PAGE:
Noun: the art or practice of garden cultivation and management.
Bernheim boasts a long history of growing plants and creating beautiful landscapes. Adhering to ecologically sound practices in many endeavors, Bernheim's horticulture legacy continues to thrive in over 600 acres of arboretum collections and landscapes as well as beyond our borders.
Bernheim is best known for its impressive collection of woody plants (trees and shrubs) which are consistently referenced in horticulture manuals, publications, and magazines nationwide. Renowned collections include our American Hollies, Oaks, Maples, Ginkgo, Crabapples and Buckeyes. Along with these woody collections, Bernheim also surprises visitors with a variety of plantings of native and non-native herbaceous perennials, as well as areas that demonstrate plantings with unique ecological needs, such as our Sun and Shade collections and no-mow grasslands. Though the significant age of many of these collections require increased maintenance, this also adds value to Bernheim’s genetic stock. Bernheim's staff continually propagates existing plants, adding new specimens to the collections to ensure their continuance for the enjoyment of generations to come.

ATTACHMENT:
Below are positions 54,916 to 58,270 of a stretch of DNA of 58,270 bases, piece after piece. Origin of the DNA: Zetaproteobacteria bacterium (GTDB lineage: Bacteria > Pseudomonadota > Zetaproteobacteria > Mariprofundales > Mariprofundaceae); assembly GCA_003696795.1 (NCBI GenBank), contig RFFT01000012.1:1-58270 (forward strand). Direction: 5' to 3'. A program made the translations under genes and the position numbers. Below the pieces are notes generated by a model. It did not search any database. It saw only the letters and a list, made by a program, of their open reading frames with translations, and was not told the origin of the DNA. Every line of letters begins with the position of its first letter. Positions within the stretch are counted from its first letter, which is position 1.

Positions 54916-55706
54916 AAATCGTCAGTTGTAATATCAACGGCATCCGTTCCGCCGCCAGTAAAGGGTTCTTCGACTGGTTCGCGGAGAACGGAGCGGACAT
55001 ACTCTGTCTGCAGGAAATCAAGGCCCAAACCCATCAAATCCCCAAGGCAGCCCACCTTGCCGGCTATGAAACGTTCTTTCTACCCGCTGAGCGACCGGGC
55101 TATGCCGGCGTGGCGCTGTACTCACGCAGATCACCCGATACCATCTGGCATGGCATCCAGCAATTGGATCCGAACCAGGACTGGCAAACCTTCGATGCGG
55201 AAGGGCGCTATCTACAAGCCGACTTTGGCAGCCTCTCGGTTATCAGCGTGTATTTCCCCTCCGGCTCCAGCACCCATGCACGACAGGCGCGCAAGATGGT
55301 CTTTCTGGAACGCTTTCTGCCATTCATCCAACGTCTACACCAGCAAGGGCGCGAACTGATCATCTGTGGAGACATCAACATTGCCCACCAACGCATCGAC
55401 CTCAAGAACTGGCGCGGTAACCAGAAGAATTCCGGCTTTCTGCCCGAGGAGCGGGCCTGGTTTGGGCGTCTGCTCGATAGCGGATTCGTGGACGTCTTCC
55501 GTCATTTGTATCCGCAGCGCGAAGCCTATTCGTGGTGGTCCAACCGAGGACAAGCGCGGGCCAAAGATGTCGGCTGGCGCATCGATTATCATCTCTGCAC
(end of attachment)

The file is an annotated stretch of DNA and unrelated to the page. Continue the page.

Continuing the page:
Our Horticulture team not only cares for the arboretum, but they also support an array of diverse cooperative programs in the surrounding community where they share experiences, inspire great ideas, and connect people with nature. These outreach programs and partnerships include:
- LG&E and KU –Bernheim Select Utility Trees
- LG&E- Plant for the Planet
- Green Roof consultations and maintenance
- Bullitt County Signature Tree Program
- Kentucky’s Least Wanted
- Community Lectures and Consultations
- Smart Garden & Landscape classes
Interested in learning more about these and other unique programs and partnerships? Contact our horticulture team today.
This summer, the American Public Gardens Association (APGA) has taken measures to fight off the overwhelmingly large amount of invasive pest species that have attempted … Read More »
Asimina triloba, commonly referred to as the Pawpaw, is a deciduous fruit tree native to the eastern, southern, and mid-western United States. Pawpaw is one of the … Read More »
The earliest specimens in the Oak collection were planted in the late 1950s—the largest and oldest can be found around the Arboretum Loop. Today, those original plantings … Read More »